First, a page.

Superman was brought low, and he had to communicate (1) what was making him weak, and (2) how to get his strength back.  Supermom, you do, too.  What is exhausting you?  What is making you feel worn to your soul?  What is making you feel stressed, anxious, lonely, and sad?  What has diminished the light in your eyes?

It’s time to open up some communication.  What is making you feel weak, despite sleeping well, eating right, and having a faithful worship and prayer life?  You have to let your family know these things.  They see the nearly effortless way you handle the home and family and don’t realize you are exhausted.  They don’t know your resentments or your anger.  It’s time to release that, to communicate your feelings in a loving, empowering way.  When my words seem to fall on deaf ears, I turn to writing out those feelings.

It’s also time to speak about what will help you regain your strength.  Do you need space to meditate or practice mindfulness, whatever that looks like?  (There are some faith-based meditations, too.)  Do you need your husband/partner to watch the kids, including getting them fed, bathed, and to bed, so you can take a fitness class or do yoga practice?  SAY that.  Don’t pussy-foot around it and be nice; none of this, “Honey, is it OK if I take this class once a week?  It’s OK if it’s not, and I’ll make dinner and take care of the kids before I leave.”  NO NO NO NO NO!!!  Try this instead:  “Honey, I need to take care of me so I can have the strength to take care of y’all.  There’s this class on Tuesday evenings I want to take.  So I can do this, I’ll need you to cook dinner those nights and be front man on getting the kids bathed and to bed.”  That’s clear, concise, and to the point.

As you start feeling better after a few weeks, make time to thank your partner for supporting you in your continuing efforts.  Also, thank your children for being good for the other parent and making his/her life easier.  Occasionally, make something in the crockpot for dinner so your husband/partner can get a little bit of a break.  Weekly, thank your other half for what they do.  This will encourage them to continue supporting you; gratefulness leads to people wanting to help, and everyone likes feeling appreciated.

It’s time we SuperMoms owned up to our weaknesses and claimed what we need to regain our strength.  I was diligently doing cardio 2-3 days/evenings a week and strength training at least twice a week.  I ate a healthy, balanced diet and got sufficient sleep.  My body was healthy.  I taught Bible daily, prayed at least once a day (not including blessing meals), and still went to church each week.  My spirit was healthy.  Yet, my spirit was also feeling worn down.  My body was feeling worn down.  Why?  Because my mental and emotional health was weak.  I had a big ol’ dose of compassion fatigue on top of anxiety, and those two things were negatively impacting the entire rest of my being.

Now, since my being is tied to others’ beings, my being worn down also adversely affected how well I was doing at the wife thing, mom thing, and friend thing.  Once I realized what was going on, owned it, and asked for help and support from people in my circles (my church circle has been especially supportive!), I am on my way back to complete, wholistic health.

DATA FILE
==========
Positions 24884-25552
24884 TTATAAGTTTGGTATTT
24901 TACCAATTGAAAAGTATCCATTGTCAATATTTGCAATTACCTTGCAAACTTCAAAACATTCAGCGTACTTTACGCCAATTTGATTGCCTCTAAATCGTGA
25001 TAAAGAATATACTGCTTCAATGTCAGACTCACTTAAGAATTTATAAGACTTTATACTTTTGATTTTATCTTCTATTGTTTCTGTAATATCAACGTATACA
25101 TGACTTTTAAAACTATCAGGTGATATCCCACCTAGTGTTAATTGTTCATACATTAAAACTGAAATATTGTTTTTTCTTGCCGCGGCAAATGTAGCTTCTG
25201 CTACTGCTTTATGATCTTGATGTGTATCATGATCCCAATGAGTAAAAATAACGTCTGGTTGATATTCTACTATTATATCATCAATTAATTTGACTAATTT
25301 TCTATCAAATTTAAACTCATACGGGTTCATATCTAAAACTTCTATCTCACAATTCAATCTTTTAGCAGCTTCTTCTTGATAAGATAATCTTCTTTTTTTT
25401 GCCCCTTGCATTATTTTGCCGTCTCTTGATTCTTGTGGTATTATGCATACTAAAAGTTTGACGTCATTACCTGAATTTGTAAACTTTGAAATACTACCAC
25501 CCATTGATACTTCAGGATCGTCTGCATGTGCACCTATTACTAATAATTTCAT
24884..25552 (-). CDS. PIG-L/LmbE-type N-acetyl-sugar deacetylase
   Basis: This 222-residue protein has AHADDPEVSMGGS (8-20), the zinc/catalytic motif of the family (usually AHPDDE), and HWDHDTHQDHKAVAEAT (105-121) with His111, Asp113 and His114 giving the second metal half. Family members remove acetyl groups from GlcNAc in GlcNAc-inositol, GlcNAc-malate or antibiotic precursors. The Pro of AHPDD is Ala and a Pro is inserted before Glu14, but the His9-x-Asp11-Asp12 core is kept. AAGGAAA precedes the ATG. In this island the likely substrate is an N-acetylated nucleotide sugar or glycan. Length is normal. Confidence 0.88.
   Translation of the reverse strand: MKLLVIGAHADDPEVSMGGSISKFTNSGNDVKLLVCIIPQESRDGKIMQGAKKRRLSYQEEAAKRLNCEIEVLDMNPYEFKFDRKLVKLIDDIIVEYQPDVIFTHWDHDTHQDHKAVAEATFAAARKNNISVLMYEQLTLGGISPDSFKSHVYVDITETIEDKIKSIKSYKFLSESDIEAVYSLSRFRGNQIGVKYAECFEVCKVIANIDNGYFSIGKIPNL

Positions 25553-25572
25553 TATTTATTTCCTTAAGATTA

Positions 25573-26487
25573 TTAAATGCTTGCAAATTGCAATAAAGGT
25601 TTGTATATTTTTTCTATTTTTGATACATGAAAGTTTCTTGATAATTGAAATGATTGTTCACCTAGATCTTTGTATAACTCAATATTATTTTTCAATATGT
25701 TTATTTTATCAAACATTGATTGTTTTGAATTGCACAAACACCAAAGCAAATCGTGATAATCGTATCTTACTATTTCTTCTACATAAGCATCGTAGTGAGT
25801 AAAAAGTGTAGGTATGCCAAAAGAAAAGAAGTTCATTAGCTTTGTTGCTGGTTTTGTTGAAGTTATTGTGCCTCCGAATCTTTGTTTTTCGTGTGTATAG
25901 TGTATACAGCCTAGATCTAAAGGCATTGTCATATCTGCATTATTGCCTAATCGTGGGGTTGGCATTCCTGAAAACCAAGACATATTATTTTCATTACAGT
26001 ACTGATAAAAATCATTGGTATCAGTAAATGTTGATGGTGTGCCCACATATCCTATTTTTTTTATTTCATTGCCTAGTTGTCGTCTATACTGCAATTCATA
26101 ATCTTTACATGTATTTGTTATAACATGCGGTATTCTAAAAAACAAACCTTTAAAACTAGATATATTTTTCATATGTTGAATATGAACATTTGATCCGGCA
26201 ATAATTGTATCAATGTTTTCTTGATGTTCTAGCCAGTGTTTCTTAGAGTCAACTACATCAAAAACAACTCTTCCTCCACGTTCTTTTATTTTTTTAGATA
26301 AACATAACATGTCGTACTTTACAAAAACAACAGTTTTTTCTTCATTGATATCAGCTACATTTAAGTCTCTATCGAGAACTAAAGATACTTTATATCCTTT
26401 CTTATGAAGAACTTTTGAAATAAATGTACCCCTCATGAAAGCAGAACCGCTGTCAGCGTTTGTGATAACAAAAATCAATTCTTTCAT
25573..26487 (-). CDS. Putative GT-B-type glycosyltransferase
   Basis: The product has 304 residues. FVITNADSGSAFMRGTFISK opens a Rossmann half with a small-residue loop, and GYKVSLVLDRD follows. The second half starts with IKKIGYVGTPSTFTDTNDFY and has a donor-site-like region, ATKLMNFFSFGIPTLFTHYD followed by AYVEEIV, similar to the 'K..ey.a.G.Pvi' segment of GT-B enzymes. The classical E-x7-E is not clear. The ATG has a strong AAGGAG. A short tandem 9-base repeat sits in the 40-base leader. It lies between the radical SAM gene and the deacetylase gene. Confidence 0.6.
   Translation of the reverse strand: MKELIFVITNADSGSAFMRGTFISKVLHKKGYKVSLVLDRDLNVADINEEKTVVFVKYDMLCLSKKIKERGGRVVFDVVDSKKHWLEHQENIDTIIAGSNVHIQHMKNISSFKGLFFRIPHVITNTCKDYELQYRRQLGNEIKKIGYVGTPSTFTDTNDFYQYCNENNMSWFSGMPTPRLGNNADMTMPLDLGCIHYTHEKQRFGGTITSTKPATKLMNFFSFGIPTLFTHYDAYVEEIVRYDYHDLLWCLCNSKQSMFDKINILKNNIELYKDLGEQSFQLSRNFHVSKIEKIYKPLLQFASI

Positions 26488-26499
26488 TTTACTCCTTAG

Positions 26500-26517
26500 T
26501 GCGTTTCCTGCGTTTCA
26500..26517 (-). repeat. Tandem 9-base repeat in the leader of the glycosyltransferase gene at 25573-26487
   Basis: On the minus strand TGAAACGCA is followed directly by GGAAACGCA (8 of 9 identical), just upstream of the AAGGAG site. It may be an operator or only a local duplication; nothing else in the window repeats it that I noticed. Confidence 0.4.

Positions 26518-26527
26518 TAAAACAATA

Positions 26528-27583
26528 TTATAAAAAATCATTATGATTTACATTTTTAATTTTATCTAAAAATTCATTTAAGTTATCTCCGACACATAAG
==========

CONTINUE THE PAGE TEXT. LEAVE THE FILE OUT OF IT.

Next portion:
SuperMom, you have got to claim a break for yourself every single day.  All you need are ten minutes a day to be quiet and mindful.  Some days, you need more time, especially if you’re working out.  Your children’s dad needs to realize that there’s more to parenting than his 10-second contribution.  Giving him these moments will help him build bonds with his children that’ll last a lifetime, so you’re doing him a favor, too.

Helping Children Soar

Yesterday, we got to church for our weekly groups early enough that my younger daughter had much-loved time to play on the playground.  She wanted me to support her across the monkey bars.  WOW, did that test how well my knee rehab is going!  (Quite strong and stable, given that I was standing and walking backwards on loose beach-type sand holding 45 pounds.)  My daughter loves to swing, and, sure enough, she hopped on the swing, asked me to push her, and informed me, “I want to go high!”

I pulled her back and gave her the initial pushes.  As every parent knows, though, when you’re pushing a child on the swings, there’s not but so high a parent can push their child.  The parent can start them, but then the child has to pump her legs, and truly, her height is completely up to her at this point.  The child pumps and rises, eventually getting to the point where the chains start to go slack and she can see over the bar at the top.  She can lean back in the swing, letting her hair flow back and down in the breeze, or the more adventurous can decide to jump out of the swing at this point (with hopefully no broken bones).  The point is, though, once the child takes responsibility for her own swinging altitude, she can then choose what to do with it.

2016-03-16 17.51.21